Austin began participating in the Foundation for Blind Children’s early intervention program in 2015. He has little to no vision due to a condition known as optic nerve hypoplasia (ONH), caused by the underdevelopment of the optic nerve.
Austin is an only child and his parents were fearful of taking him out of the house because of his condition. Consequently, he had no interaction with other children. When he turned three, he was eligible to begin attending preschool. His mom attended an Individualized Education Plan (IEP) meeting and agreed with the recommendation that school would be a good thing for Austin. His dad felt differently. Dad was concerned that Austin had some behavioral issues that would make it difficult for him to be in a classroom all day. He was also concerned about a stranger changing Austin’s diapers.
The teachers at the IEP meeting suggested that mom and dad tour FBC and consider letting Austin try it for a month. FBC staff members kept in touch with mom after the meeting, offering encouragement and support. Eventually, both parents agreed to let Austin start preschool. Today, Austin’s teacher is happy to report that he walks into class each day with a big smile on his face. He loves playing with the parachute and listening to songs during circle time and music therapy. Austin is beginning to interact with the other students and is doing a wonderful job exploring tactile/braille books and the braille writer.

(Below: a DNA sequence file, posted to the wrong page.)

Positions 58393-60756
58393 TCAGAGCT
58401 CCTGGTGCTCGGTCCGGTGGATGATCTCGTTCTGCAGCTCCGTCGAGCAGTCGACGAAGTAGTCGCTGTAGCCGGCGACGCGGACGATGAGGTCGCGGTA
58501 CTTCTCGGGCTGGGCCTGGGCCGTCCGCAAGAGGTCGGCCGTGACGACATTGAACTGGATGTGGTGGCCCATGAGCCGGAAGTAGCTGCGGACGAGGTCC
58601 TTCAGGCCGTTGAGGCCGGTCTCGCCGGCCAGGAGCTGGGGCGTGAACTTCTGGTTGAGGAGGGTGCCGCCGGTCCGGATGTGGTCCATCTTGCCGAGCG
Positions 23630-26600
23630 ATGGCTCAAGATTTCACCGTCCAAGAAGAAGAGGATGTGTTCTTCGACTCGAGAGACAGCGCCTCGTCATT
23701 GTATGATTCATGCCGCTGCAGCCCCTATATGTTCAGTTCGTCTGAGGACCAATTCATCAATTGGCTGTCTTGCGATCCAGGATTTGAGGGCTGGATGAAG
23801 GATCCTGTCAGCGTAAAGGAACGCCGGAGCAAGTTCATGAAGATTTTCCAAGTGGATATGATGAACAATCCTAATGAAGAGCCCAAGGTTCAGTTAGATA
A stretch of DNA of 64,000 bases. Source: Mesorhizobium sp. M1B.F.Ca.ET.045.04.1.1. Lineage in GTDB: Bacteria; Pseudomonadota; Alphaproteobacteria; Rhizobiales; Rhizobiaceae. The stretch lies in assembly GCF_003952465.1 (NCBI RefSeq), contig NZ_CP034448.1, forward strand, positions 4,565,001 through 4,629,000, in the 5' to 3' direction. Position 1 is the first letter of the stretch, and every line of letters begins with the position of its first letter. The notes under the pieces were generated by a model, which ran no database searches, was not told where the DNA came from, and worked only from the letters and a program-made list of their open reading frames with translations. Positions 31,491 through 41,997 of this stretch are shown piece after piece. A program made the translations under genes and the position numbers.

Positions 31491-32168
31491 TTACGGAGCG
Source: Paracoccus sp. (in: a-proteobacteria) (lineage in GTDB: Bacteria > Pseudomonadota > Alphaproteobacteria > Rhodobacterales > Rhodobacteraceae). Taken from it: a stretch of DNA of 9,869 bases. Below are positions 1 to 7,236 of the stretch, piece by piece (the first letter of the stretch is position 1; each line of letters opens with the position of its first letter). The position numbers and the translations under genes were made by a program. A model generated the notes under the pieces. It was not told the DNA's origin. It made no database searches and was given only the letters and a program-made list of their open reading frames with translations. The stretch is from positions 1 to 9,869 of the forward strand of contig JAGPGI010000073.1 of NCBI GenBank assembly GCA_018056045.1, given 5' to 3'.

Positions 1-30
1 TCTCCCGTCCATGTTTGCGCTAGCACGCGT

The staff at the Foundation for Blind Children know from years of experience that families like Austin’s need support and encouragement. They need to understand how to teach their child the skills that sighted children learn simply by imitating what they see others do. For many of our parents, their blind child is the first blind person they’ve ever met. They have no idea how to set realistic expectations and encourage their child to reach them.
FBC is here for both the student and their families to give each child every opportunity to succeed!